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February 15, 2020

Backing Bernie


February 15, 2020

If they were smart, the Democratic Party would support Bernie Sanders as their nominee. But of course, they won’t, if there’s any way they can prevent his nomination.

Not surprisingly, Sanders’ PAC-supported or big money opponents, Joe Biden, Pete Buttigieg, and Michael Bloomberg, have belittled his candidacy. But the Party’s old guard – Hillary Clinton, John Kerry, Barney Frank – have also publicly attacked and/or worked against Sanders. Barack Obama has intimated that he would try to prevent a Sanders nomination.

Even worse, the liberal corporate media have repeatedly dismissed, attacked, and underreported Bernie and his campaign. New York Times opinion writers have virtually lined up to dismiss the Sanders campaign; ‘he can’t win,’ ‘he’s like Trump only his opposite,’ are common refrains. Washington Post columnists follow suit, and MSNBC’s Chris Matthews went off the rails implying Sanders’ rather tame version of democratic socialism could lead to public executions.

Similarly, the well-endowed Democratic PAC, the Democratic Majority for Israel, funded attack ads on Bernie in Iowa, while the corporate Partnership for America’s Health Care Future has mobilized to “change the conversation around Medicare for All” to protect the for-profit healthcare industry. And, of course, the powerful right-wing attack machine, from Charles Koch’s organization to the Federalist¸ have been mobilizing propaganda attacks on Bernie.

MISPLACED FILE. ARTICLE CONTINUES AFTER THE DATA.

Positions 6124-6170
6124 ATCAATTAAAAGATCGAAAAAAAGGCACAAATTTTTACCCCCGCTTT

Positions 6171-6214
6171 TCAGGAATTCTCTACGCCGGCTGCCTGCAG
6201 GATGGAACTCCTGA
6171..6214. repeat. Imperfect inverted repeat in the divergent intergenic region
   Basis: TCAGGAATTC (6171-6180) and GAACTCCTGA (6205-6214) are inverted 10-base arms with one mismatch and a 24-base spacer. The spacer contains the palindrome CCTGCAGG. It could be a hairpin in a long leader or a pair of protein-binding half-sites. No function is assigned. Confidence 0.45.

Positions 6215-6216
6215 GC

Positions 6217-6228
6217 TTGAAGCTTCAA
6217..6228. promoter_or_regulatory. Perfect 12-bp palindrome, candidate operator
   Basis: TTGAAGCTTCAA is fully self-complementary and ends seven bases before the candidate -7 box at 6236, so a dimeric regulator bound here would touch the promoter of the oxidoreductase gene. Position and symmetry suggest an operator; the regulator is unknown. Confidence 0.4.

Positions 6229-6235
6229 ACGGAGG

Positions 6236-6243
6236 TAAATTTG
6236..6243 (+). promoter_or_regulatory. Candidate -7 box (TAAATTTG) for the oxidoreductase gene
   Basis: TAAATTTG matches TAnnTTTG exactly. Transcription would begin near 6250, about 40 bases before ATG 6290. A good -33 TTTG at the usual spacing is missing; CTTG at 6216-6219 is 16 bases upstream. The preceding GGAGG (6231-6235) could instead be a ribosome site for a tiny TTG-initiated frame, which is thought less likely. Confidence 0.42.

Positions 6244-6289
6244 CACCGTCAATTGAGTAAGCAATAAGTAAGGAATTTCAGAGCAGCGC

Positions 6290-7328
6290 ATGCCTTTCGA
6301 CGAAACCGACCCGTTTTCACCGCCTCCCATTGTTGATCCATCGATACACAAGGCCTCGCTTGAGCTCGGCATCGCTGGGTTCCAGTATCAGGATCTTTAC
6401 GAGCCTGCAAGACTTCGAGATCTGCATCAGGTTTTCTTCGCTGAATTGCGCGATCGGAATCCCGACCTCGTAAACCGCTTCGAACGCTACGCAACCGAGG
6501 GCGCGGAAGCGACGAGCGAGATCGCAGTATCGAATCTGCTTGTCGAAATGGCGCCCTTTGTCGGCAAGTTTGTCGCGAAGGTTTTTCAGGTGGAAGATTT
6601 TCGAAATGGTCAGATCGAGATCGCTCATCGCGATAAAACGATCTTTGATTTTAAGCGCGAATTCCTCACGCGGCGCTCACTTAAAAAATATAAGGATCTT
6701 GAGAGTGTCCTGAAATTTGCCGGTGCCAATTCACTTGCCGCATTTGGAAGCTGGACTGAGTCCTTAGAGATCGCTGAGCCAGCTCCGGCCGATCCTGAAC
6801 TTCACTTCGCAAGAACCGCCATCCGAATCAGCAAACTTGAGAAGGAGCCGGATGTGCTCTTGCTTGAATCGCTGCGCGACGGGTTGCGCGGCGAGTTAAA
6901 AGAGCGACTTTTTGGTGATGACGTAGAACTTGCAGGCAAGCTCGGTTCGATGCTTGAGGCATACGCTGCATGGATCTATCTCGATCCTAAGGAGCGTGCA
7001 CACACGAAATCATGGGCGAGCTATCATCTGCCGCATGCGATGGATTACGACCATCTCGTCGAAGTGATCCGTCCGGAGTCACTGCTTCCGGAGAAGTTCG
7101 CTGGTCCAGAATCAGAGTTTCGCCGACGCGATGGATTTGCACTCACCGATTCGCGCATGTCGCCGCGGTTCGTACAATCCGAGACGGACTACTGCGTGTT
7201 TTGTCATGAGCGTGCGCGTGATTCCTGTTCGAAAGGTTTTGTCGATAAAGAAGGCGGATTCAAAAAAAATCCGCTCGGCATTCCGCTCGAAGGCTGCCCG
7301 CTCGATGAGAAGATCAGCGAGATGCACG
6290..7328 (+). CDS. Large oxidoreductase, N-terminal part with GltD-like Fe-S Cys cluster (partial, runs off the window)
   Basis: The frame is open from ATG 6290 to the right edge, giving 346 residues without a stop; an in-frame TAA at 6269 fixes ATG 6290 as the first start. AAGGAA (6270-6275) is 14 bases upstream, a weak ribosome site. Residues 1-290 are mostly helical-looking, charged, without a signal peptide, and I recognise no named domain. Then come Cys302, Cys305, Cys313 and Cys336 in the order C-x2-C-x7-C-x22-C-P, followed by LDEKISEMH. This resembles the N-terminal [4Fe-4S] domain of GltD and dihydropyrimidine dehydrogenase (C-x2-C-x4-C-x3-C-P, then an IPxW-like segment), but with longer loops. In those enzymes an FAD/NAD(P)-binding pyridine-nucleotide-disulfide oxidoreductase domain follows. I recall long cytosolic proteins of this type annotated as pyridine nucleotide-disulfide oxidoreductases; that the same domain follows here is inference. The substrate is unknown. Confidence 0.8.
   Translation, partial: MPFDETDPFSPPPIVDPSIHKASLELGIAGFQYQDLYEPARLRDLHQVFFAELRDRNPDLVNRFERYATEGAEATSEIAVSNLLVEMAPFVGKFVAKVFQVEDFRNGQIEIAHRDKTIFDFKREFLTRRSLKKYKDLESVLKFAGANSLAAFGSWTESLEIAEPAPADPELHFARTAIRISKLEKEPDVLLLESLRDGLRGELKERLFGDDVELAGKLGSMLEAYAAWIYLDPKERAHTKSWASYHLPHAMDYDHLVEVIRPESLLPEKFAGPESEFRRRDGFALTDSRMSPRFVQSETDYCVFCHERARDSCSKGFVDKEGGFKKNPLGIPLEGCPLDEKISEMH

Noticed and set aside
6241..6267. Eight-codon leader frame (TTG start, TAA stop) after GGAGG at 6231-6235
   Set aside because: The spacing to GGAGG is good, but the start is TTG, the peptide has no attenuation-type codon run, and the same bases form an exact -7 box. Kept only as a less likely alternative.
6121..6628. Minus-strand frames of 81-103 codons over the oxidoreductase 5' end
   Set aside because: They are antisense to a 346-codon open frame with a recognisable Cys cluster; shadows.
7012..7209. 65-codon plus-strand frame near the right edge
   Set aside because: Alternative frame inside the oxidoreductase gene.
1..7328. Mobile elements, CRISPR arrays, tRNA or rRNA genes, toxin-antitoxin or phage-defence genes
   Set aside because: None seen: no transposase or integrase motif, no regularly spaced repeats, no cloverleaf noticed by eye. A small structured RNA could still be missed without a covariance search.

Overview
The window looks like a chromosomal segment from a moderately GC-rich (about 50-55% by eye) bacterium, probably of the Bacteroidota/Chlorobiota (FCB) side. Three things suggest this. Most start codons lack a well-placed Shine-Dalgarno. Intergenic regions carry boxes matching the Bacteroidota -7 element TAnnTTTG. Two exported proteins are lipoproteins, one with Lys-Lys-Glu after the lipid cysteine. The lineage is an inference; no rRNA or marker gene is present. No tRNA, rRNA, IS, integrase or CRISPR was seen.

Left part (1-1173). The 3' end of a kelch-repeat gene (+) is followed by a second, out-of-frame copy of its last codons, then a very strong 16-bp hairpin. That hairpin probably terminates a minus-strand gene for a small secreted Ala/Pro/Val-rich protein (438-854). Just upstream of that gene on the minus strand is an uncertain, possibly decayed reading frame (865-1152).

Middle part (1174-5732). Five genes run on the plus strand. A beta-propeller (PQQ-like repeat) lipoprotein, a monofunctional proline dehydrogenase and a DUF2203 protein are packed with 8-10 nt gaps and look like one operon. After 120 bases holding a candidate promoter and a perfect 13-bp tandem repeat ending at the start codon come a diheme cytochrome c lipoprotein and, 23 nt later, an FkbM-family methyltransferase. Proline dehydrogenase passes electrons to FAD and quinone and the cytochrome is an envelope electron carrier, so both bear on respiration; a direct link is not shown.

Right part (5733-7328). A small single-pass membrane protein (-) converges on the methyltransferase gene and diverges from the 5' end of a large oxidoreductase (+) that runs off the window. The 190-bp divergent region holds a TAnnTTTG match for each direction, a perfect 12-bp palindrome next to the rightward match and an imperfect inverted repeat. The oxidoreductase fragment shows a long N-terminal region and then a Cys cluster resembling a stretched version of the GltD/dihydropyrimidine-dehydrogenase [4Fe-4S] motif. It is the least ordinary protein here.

There will be a great deal more of this in the coming months, as these interests try to bury Bernie Sanders’ truly populist message. Let’s look at their arguments: “Sanders can’t beat Trump” and “Bernie is too far left.”

The latest Quinnipiac national poll (pre-New Hampshire) has Bernie 8 percentage points ahead of Trump, shortly after Trump’s post-impeachment bump, and Bernie’s campaign will vividly bring out the enormous contradictions in the Trump administration.

But more fundamentally, are any of the centrist Democratic candidates likely to beat Trump with their ‘more of the same’ arguments The New York Times’ conservative columnist David Brooks revealed data showing that tens of thousands of voters in the key swing-to-Trump states of Pennsylvania, Michigan, and Wisconsin voted for Bernie in the primary and Trump in the election – in sufficient numbers to cost the Democrats the election.

However, Brooks draws a dubious conclusion from the data, suggesting Bernie voters will sit out the election if a different Democrat is nominated. Voters who voted for Bernie in those primaries but Trump in the general election are not Bernie’s fervid young supporters, but in all likelihood largely alienated white working class or rural Americans, fed up with a Democratic Party that long ago deserted them.

Excerpted from: 'Why the Democrats Should Back Bernie Sanders: And Why They Won’t, If They Can Possibly Help It'.

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